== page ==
Saturday, October 16, 2010

Across the Gobi

Thursday 14th October 2010
Up at 05.45. Quick shower and taxi at 06.30. The station was actually within walking distance but we decided that, given the early hour and the steamer trunks, for the minimum cost we would book a taxi. At the station we were met by the usual scrummage of porters. This was the first time on this trip we were ripped off. The porter wanted the equivalent (remember the relative value} of £5 to lift 2 steamer trunks and one case on to a trolley and push it 200 metres to the platform. He left it there. We are always more than happy to tip very generously but considering the taxi only cost £3 he was excessive. He then asked a little friend to take the bags on to the train. He too expected a tip. Hmmm. He didn't get it so I wonder if they're still friends.

We had to laugh -something we of course never do. We have a compartment for 4. 2 steamer trunks. one largish suitcase, one medium holdall,3 rucksacks, and 1 tiny rucksack. Hilarious. Luggage, legs and bodies everywhere.
The storage compartments are only big enough for the holdall and rucksacks! Humour, more humour, a bit of a laugh and we're sorted. It's only for one night.

We feel really lucky to have this lovely old man in the next compartment. He is a Chinese monk in appropriate garb who started communicating with Donnie in the corridor. He came in and sat with us while we tried to communicate. He introduced himself as Lama Batula. Said "Good morning, good afternoon. good evening. goodnight and goodbye". Not quite like that of course. He then closed the compartment door and said a prayer for us. He is a lovely lovely man and we feel very priviledged. We're not sure how old he is but probably about 70 yet has fewer wrinkles than us. He is travelling with 2 women, one older and one much younger. The older woman took great delight in handling both Donnie and John's bottoms as she passed. Quite a contrast.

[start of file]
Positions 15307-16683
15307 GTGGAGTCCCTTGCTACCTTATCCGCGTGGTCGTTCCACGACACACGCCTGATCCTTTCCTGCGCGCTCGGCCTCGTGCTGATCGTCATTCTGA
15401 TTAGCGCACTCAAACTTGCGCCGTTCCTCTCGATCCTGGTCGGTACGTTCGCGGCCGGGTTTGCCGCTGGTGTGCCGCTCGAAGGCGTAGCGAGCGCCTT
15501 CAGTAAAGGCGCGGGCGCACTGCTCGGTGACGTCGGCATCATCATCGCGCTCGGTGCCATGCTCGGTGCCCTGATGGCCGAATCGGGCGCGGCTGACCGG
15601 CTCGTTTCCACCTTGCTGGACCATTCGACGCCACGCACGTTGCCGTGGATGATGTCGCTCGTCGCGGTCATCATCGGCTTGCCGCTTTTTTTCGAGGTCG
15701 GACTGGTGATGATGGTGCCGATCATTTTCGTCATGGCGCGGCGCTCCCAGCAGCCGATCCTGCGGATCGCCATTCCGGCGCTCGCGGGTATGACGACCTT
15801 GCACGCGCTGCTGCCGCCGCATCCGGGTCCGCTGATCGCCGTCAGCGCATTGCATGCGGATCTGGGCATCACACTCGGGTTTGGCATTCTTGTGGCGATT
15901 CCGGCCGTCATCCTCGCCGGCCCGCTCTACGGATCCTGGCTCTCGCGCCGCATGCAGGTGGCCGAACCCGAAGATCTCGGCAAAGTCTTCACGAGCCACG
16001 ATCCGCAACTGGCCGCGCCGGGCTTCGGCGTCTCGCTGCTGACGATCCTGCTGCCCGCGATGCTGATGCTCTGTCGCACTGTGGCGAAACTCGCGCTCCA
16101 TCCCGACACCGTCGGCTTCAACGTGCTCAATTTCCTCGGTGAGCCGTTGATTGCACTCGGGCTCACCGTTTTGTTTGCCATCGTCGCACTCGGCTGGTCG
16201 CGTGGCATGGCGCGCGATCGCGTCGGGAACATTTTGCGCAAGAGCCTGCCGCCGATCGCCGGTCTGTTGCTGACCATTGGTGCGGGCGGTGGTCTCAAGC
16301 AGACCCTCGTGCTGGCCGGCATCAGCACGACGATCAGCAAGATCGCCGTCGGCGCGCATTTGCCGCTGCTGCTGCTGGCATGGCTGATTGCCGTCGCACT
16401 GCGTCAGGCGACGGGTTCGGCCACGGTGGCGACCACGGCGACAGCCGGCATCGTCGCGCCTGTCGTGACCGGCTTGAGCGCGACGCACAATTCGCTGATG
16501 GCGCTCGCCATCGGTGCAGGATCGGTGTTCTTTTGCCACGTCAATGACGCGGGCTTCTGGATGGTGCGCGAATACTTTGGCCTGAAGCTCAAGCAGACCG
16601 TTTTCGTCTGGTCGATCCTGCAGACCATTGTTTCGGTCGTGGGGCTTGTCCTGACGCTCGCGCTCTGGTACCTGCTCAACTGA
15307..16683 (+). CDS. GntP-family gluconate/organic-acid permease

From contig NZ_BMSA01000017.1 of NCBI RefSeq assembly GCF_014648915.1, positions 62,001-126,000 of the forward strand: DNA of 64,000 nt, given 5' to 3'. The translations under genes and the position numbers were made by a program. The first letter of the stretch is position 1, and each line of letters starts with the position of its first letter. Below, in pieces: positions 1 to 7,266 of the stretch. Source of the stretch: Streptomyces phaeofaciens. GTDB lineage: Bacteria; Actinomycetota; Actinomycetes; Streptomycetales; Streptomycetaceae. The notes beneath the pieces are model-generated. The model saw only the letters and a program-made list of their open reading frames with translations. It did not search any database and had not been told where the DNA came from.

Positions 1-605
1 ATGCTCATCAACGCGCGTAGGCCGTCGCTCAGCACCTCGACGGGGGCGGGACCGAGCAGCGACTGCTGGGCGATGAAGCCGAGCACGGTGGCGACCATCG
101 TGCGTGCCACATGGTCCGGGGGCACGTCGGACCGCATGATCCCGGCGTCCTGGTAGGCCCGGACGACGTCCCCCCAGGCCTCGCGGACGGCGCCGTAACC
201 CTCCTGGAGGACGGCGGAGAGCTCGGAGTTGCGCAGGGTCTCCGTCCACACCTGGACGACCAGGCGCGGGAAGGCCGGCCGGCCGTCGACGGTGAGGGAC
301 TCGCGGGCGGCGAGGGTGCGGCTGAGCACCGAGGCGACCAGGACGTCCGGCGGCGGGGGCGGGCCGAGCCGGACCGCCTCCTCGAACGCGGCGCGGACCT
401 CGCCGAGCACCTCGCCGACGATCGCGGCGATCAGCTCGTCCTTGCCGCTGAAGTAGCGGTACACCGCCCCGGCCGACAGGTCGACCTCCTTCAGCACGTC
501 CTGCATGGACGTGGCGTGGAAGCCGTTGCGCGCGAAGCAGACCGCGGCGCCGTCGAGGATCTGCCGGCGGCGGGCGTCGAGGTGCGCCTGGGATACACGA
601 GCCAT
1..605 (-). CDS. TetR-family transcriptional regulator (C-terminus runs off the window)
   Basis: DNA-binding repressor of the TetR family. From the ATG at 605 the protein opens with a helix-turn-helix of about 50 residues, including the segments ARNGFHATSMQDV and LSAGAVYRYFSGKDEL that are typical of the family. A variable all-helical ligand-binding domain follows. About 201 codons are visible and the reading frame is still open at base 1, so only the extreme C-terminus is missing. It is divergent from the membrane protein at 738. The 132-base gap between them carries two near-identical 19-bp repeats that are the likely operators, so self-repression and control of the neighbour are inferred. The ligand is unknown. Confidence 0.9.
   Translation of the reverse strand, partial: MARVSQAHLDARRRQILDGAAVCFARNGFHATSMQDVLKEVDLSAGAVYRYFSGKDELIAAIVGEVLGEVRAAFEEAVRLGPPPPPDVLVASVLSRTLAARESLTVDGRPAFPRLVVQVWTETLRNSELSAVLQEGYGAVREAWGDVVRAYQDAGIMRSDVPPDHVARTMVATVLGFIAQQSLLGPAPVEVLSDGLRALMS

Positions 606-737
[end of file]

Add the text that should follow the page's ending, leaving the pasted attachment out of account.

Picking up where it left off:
We had a really excellent lunch in the dining car. It's a Chinese train so a Chinese restaurant car. It was a set menu.We had a really scrummy salad, followed by a rich creamy soup, then perfectly cooked steak etc and tea/coffee with a chocolate biscuit for afters, all washed down with beer of course. I have never been a beer drinker and after this holiday I don't think I will have a beer for a long time.

The attendant has just been round to tell us the toilets will shortly be locked for an hour and a half. Mrs Grumpy on the Russian train took great delight in locking them early with no prior notice. I should have said that the toilets are locked 30 mins before a stop until 30 mins after. When we have the border crossing later tonight they will be closed for 4 hours. We have started planning already - all liquids strictly rationed!

All afternoon we have been crossing the Gobi desert. Miles and miles of nothing except an occasional small village or livestock with or without herdsmen.

It's now dark and it has been a beautiful sunset.

We have one stop for Mongolian exit procedures then one for Chinese immigration, then Chinese customs then a long stop for bogie change.

Sleeping will somehow take care of itself.

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